There must be something strangely sacred about salt. It is in our tears and in the sea.Kahlil Gibran
Those of us who’ve suffered one or more devastating losses often describe grief as being like the ocean with pain and longing breaking over us in waves. At times, the sadness is overwhelming, and we feel as though we’re drowning. But over time, we learn to float, to keep our head above water. We begin to recognize when the big waves are coming and become better able to deal with them. Although we never escape the sadness, we learn to navigate the waters of grief and move forward into the life we create in the wake of our loss.
During my darkest days, I found that the wisdom and experience of other grievers helped me to re-enter the world. They showed me that life after the death of a beloved was possible, that I could begin to see beauty, find grace and feel hope, even joy. They helped me realize that love was all around me, and all I had to do was lean in.
At Salt Water, our community can help you find your equilibrium and begin to heal after an unbearable loss. As Barbara Kingsolver put it so beautifully in High Tide in Tucson:
What a stroke of luck. What a singular brute feat of outrageous fortune: to be born into citizenship in the animal kingdom. We love and we lose, go back to the start and do it right over again. For every heavy forebrain solemnly cataloguing the facts of a harsh landscape, there’s a rush of intuition behind it crying out: High tide! Time to move out into the glorious debris. Time to take this life for what it is.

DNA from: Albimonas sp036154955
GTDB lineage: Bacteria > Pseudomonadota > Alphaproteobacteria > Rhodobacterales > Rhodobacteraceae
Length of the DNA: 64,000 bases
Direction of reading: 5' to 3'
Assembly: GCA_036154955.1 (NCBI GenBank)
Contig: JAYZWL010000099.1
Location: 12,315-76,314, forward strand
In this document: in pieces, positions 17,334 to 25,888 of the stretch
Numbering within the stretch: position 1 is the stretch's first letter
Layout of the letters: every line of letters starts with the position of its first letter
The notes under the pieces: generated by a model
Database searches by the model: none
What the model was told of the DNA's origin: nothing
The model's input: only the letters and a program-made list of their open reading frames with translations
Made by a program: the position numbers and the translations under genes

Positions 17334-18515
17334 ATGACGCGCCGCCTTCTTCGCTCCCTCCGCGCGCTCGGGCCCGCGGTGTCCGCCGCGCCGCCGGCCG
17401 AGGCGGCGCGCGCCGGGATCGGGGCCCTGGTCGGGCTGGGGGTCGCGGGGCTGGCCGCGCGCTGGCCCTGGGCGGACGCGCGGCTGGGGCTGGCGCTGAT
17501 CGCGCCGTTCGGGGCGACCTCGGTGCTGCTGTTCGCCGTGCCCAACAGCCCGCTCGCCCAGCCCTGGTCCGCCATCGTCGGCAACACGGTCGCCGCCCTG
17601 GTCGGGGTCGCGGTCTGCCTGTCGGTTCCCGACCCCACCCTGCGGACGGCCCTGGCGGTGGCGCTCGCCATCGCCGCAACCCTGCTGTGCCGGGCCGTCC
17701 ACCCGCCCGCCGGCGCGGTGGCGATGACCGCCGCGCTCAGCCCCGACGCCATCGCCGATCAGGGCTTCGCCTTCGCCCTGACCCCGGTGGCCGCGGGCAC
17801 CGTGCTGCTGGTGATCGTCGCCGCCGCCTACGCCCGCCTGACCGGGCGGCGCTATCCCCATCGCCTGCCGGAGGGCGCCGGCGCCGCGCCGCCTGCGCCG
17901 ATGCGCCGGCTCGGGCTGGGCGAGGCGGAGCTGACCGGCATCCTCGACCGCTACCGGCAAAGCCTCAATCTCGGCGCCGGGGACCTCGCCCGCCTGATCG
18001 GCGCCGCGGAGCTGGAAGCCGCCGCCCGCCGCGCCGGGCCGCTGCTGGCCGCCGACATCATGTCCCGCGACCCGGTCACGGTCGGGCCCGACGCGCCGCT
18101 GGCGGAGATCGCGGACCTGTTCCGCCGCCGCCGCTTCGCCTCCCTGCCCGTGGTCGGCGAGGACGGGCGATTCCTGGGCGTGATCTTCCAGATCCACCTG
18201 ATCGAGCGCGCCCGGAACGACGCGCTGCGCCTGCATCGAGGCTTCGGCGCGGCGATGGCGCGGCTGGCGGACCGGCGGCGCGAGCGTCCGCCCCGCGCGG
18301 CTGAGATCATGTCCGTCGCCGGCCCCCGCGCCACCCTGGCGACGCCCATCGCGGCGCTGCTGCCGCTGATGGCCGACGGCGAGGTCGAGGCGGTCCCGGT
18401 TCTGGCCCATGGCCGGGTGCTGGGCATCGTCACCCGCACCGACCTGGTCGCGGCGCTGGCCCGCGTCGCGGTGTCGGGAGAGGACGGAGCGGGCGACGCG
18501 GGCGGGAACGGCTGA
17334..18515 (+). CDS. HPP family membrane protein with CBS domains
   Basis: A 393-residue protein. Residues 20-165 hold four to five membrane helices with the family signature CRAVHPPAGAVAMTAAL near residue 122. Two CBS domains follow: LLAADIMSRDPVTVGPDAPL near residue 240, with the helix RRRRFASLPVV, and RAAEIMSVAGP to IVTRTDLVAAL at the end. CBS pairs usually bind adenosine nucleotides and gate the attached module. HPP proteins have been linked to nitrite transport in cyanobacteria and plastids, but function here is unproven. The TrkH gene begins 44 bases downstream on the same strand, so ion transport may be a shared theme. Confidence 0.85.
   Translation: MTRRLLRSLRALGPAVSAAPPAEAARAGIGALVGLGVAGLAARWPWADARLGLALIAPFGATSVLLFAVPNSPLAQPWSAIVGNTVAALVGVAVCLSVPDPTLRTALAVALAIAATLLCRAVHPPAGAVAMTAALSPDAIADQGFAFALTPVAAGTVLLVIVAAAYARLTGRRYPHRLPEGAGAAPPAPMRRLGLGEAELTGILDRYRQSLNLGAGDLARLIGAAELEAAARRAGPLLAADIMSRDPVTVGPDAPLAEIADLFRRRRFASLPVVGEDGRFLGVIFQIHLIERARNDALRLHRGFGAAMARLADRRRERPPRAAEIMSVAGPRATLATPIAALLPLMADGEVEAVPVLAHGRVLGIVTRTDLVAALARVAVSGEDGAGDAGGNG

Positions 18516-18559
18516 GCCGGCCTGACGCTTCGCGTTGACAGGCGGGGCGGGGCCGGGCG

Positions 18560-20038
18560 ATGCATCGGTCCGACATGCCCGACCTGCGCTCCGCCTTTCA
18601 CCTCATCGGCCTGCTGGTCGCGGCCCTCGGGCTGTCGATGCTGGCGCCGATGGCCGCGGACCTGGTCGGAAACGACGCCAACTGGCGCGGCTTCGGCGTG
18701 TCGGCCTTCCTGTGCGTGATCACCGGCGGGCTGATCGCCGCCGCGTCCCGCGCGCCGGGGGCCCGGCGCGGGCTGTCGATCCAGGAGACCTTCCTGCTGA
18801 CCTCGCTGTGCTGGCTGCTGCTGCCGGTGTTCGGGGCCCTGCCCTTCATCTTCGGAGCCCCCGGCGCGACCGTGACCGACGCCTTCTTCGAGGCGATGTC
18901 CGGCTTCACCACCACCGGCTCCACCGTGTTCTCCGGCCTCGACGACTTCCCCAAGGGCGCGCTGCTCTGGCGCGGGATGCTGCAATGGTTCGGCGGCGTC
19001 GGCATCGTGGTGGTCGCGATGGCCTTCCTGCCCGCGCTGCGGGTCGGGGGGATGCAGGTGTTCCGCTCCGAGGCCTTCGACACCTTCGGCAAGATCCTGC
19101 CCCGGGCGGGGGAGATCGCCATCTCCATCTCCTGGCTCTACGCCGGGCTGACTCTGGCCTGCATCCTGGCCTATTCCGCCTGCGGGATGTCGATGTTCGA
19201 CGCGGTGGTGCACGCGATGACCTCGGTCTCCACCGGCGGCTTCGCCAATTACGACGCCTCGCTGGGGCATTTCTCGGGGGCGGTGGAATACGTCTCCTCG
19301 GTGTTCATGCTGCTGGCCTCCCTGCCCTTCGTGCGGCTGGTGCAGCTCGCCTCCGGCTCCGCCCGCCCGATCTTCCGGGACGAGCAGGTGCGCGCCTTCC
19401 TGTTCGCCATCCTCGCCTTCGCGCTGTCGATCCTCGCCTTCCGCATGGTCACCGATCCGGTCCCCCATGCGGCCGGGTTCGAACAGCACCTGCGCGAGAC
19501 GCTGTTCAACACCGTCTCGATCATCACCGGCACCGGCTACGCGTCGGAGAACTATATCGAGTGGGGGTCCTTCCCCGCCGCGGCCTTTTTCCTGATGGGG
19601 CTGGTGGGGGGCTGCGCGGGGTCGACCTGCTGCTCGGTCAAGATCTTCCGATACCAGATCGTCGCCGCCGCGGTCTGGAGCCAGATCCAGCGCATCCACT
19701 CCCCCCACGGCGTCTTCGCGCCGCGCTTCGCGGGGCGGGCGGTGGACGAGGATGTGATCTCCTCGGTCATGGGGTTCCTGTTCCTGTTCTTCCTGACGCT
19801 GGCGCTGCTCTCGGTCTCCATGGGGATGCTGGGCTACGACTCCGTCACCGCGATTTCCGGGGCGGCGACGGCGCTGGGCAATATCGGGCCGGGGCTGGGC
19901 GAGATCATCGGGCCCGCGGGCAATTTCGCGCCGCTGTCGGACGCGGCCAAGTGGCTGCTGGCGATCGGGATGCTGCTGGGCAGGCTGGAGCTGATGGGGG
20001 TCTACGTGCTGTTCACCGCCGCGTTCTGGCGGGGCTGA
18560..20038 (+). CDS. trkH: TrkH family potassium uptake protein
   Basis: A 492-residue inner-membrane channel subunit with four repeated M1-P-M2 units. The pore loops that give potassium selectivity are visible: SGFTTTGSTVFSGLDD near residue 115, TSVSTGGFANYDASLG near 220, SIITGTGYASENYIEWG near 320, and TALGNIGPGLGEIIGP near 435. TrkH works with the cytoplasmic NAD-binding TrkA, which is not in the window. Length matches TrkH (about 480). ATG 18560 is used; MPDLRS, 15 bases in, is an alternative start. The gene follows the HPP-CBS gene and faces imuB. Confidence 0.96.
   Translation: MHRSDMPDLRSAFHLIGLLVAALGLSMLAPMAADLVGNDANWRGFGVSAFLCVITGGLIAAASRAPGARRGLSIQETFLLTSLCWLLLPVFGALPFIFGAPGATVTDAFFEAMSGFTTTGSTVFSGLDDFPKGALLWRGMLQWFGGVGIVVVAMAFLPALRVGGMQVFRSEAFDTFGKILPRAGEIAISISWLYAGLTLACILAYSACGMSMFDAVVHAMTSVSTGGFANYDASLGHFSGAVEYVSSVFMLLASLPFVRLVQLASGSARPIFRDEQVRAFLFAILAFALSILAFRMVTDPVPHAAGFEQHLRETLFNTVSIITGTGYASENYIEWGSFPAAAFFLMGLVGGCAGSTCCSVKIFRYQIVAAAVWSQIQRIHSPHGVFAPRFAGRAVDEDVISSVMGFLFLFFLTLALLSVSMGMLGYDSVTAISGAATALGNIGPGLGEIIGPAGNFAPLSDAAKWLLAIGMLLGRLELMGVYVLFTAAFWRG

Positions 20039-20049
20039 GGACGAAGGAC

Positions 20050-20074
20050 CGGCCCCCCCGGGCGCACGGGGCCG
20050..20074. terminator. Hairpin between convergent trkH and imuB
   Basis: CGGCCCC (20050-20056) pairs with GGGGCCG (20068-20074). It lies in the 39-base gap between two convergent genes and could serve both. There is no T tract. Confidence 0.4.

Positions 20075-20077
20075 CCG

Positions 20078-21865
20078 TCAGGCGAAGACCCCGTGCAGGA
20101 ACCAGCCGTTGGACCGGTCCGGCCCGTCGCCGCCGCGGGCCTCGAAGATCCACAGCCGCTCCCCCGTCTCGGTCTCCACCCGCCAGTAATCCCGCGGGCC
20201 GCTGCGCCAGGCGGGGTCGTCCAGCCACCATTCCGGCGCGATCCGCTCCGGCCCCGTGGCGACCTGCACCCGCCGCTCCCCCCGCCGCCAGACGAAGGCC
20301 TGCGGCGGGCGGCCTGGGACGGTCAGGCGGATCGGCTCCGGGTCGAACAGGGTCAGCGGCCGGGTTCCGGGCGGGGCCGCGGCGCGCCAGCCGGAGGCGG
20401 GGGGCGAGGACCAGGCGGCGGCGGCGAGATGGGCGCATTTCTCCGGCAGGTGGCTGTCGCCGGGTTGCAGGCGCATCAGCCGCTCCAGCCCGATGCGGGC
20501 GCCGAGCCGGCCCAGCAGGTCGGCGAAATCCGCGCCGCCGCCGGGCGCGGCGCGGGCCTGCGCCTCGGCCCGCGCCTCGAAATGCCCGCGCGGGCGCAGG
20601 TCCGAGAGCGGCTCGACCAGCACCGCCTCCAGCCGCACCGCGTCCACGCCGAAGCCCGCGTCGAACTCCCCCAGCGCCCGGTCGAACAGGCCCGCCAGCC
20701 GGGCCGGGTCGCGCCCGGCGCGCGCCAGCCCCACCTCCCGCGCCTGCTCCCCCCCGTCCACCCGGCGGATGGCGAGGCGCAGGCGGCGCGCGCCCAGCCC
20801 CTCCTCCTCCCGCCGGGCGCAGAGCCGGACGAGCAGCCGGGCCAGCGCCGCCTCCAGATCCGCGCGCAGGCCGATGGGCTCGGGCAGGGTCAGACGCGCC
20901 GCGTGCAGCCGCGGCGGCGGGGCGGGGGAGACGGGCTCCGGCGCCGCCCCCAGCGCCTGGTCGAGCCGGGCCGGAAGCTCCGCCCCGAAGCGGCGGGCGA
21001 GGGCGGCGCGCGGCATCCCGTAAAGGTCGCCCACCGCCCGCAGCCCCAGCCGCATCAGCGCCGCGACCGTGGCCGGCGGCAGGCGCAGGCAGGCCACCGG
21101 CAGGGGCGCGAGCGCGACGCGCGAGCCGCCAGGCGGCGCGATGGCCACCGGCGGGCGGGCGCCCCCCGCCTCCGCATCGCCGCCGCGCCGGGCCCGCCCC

We invite you to become part of our community. Share your story, ask a question, make a comment. We’d love to hear from you.
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A Wealthy Soul
I lost the first of my beloveds in 2002 when my cousin Seymour died. Seymour and his wife, Barbara (my dad’s niece) are my second parents. I grew up spending summers, vacations and holidays with them and their family. Barbara and Seymour are my parents’ best friends. They considered me their third child.
A Bear Called Paddington
Mr. and Mrs. Brown first met Paddington on a railway platform. In fact, that was how he came to have such an unusual name for a bear, for Paddington was the name of the station.Michael Bond I grew up with Paddington the Bear, that endearing, accident-prone, sweet-natured hero of more than two dozen books. When […]
I have tried to teach my son, just as Big Russ taught me, that as much as we wish it were otherwise, grief and loss are central to our lives, and when somebody near us loses a loved one, we have a duty to show up, to be there to help them remember; to offer […]
Dancing in Glass
After Jimmy and my mom died, I went looking for a way to keep them close to me. Something that would heal and bring a feeling of peace. After some searching, I found SoulBursts — gorgeous, unique glass memorial pieces, created by artist Michelle Kaptur in 1994 to offer people a way to celebrate the life of someone special. “A way to hold a loved one in your hand.”
The Presence of Love
I usually end my posts with SHINE! Some, like this one, I end with the Jewish word “Shalom”. It means peace, but not the kind of peace that is roses and sunshine. Shalom is not the absence of pain but the presence of love. We cannot take away Jennifer’s pain. I can show her that […]
Standing Knee Deep in the River & Dying of Thirst
Death provides a brutally effective way of finding out who leans in and who leans out when one of your beloveds dies. It exposes whether your family and close friends are willing to show up in a way that’s…